System Equine offers Flex Fencing which is a vinyl coated high tensile steel wire.  This fence is extremely strong, highly visible, and can be non-electric or electrified.  Flex Fencing is safe because the wire is enclosed inside a 4” or 5” band of polymer.  If your horse runs into the fence, it will flex without cutting him.

Sturdy wood posts are required to erect this fence but rail width, number of rails, color and electrification choices allow you full customization.  Flex Fencing is sold in 330 feet or 660 feet lengths but can be spliced together with special buckles.  Just remember, if a rail does break, that entire section will sage.  You will have to splice in a new rail and retighten the entire length. 

All in all, this is a very versatile, safe and low maintenance horse fencing option that also looks nice.

How high should a horse fence be

A horse fence should be 4 to 6 feet high to discourage them from leaning over or jumping out.  Allowing your horse to hang his head over can encourage fence pushing as he tries try to reach grass or treats.  Taller breeds and draft horses require at least 6 foot fences.  

A standard fence post is 8 feet long, so sinking it 3 feet into the ground will leave 5 feet above ground to work with.  The heavier the post, the deeper it needs to sit in the ground.  Conveniently, wire mesh comes in 4 ft, 5 ft, and 6 ft heights.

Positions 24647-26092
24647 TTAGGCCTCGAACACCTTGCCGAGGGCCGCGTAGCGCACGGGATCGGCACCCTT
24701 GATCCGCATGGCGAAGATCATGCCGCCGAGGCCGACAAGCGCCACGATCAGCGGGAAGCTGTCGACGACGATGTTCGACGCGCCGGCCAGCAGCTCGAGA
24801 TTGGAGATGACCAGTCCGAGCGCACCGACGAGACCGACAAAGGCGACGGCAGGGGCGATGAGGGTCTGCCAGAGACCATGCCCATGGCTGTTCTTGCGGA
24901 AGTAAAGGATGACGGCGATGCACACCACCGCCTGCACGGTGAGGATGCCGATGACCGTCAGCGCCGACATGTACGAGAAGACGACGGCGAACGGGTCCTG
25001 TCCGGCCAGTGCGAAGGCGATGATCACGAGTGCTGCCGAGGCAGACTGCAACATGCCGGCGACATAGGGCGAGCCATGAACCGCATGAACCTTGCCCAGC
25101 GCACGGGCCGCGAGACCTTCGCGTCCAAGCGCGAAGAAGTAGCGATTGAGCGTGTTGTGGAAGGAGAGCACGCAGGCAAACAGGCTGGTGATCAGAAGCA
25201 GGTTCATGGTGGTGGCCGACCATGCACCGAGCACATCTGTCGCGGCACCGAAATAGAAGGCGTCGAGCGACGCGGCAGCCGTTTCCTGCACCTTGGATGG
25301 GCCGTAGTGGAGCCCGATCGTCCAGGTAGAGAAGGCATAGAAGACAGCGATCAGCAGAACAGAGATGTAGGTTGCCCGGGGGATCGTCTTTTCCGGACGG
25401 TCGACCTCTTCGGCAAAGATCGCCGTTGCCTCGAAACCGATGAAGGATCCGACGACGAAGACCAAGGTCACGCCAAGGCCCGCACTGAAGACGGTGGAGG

How much does it cost to build a horse fence

I listed the price per foot for each type of fencing above but let’s consolidate it all into one chart so you can quickly compare.  Let’s also use an example to see what it would actually cost.   

Fence TypePrice Per FootPrice to Fence 1/4 Acre (416 ft)
Wood$1.30 – $1.88$1,622 –  $2,346
Metal Pipe$7 – $10$8,736 – 12,480
Vinyl or PVC$2.00 – $3.00$2,496 – $3,744
Wire Mesh + Top Rail$1.50 – $3.00$1,164 – $1,788
Electric$0.03 – $0.30$38 – $375
Flex Fencing$1.02 – $1.25$1,272 – $1,560

And don’t forget to include the cost of fence posts!  Spaced 8 feet apart, this same square quarter acre pasture will require 53 posts.  Remember, you can incorporate different sizes and styles of posts but always use large, strong posts on the corners. 

Post TypePrice Per PostPrice to Fence 1/4 Acre (416 ft)
8 ft, 4×4 treated$13 – $16$689 – $848
8 ft, 4×6 treated$22 – $30$1,166 – $1,590
8 ft, 4” round$12$636
8 ft, 5” round$18$954
8 ft, 6” round$22$1,166
Metal T-Posts$4 – $8$212 – $424

So as you can see, to build a 3 railing fence around 1/4 acre, regardless of material type, it will on average cost between $1,600 and $4,500.  This includes all the railing material and posts.  An electric fence is by far the cheapest option where metal piping will cost you the most.